Results: Through the analysis, patients’ self-management and health system integration emerged as the main topics. Further analysis revealed that there were two distinct areas of patient self-management; ‘compelled’ and ‘empowered’.

Conclusion: With the results, a loose-knit mHealth pilot program was developed wherein patients with various levels of conditions and digital skills could be incorporated. In order to encourage sustainable changes, practitioners proposed that mobile devices must be situated in the patients’ everyday settings and that digital training should be provided.


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Posted on Jul 28, 2016 in Original Article | 0 comments

Scope of Mobile Phones in Mental Health Care in Low Resource Settings

M Sood, Additional Prof.1, RK Chadda, Prof.1, K Sinha Deb, Assistant Prof.1, R Bhad, Senior Resident1, A Mahapatra, Senior Resident1, R Verma, Assistant Prof.1, AK Mishra, Assistant Prof.1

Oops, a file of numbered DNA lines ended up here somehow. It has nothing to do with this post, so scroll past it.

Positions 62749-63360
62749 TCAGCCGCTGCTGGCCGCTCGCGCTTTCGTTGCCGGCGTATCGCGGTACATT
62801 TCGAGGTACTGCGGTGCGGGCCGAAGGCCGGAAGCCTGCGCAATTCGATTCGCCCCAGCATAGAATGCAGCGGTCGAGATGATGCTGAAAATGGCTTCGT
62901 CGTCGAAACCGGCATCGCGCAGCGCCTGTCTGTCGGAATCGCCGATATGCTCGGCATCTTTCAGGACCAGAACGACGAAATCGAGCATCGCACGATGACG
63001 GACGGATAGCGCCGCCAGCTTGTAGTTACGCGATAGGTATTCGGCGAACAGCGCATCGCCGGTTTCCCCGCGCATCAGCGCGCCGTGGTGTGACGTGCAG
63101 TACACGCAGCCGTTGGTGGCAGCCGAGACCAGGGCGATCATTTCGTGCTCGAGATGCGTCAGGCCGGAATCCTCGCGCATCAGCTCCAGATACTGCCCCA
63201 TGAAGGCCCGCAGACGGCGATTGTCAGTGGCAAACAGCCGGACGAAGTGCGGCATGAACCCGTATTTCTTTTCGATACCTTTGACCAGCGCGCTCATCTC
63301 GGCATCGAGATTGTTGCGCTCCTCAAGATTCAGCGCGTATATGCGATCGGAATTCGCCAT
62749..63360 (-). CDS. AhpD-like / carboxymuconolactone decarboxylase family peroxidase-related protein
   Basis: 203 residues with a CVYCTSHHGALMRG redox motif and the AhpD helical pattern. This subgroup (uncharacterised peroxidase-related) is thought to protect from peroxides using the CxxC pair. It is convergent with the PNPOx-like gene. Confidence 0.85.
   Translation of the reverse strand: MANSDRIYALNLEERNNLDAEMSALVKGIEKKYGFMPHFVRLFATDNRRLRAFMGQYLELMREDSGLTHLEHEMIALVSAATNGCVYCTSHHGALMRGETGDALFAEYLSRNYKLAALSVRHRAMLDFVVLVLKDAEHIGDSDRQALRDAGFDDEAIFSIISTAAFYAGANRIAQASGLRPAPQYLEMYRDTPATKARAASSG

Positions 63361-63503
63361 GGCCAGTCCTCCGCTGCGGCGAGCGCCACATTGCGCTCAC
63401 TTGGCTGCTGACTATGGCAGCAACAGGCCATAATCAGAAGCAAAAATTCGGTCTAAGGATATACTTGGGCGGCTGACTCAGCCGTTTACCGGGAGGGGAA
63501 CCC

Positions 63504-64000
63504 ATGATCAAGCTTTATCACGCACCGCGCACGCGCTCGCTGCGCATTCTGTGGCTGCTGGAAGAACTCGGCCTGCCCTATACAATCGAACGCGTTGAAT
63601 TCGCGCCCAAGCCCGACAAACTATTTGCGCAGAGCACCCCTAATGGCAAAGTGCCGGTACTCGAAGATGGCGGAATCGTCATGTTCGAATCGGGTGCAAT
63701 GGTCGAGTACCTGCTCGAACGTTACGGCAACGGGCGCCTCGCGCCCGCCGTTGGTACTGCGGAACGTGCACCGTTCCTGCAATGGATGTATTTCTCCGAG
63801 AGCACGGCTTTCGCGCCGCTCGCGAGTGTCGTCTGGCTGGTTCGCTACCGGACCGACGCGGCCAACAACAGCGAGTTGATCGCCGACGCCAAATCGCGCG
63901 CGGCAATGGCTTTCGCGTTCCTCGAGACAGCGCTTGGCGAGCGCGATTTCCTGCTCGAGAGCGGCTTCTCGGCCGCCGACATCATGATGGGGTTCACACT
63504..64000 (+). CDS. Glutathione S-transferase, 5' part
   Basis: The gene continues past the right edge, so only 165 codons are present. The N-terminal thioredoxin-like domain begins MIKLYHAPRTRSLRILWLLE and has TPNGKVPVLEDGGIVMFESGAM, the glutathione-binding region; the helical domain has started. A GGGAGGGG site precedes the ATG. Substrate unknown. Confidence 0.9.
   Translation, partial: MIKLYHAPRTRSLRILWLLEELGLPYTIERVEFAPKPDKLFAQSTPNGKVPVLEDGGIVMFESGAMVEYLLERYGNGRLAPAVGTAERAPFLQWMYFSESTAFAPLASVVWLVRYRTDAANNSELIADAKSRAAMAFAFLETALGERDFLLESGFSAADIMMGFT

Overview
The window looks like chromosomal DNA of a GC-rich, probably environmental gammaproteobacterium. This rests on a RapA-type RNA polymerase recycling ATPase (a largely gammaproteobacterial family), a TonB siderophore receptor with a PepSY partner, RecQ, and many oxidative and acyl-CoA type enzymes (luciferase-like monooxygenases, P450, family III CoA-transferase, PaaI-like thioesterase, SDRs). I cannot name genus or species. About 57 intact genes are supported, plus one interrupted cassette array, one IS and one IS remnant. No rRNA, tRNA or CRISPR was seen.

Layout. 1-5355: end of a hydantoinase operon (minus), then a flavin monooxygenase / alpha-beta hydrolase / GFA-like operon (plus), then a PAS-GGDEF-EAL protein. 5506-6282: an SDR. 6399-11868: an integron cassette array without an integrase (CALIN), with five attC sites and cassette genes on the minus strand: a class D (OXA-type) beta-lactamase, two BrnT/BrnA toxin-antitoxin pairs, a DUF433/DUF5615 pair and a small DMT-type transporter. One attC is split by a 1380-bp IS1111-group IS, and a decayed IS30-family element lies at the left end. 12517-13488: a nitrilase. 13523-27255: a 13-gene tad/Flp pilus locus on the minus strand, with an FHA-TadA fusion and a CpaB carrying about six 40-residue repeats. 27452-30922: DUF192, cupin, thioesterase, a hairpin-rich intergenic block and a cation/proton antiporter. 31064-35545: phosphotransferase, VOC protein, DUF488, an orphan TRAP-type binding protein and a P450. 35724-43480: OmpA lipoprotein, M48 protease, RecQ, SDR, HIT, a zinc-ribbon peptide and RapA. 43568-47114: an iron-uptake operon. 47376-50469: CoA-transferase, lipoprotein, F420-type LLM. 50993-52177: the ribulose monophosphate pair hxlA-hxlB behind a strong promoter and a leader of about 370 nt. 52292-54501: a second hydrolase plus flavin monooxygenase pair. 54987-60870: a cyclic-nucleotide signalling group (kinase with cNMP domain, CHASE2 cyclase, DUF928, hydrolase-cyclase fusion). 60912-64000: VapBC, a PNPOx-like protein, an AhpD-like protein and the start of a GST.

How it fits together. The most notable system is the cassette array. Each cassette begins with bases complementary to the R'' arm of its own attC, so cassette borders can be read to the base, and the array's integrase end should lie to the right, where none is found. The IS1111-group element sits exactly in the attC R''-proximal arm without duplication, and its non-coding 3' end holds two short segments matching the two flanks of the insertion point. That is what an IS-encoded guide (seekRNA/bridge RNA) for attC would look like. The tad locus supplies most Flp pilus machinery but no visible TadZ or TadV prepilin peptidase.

1Department of Psychiatry, All India Institute of Medical Sciences, Ansari Nagar, New Delhi 110029, India

Corresponding Author: soodmamta@gmail.com

Journal MTM 5:2:33–37, 2016

doi: 10.7309/jmtm.5.2.5


Introduction: Mobile apps are used as an aid in the mental health services in many high income countries. The present study was conducted to assess frequency of mobile phone use amongst patients with mental illness.

Methods: Patients attending psychiatric outpatient department of a public funded tertiary care hospital in India were assessed for use of mobile phone and its possible utility in mental health service delivery using a semi structured questionnaire.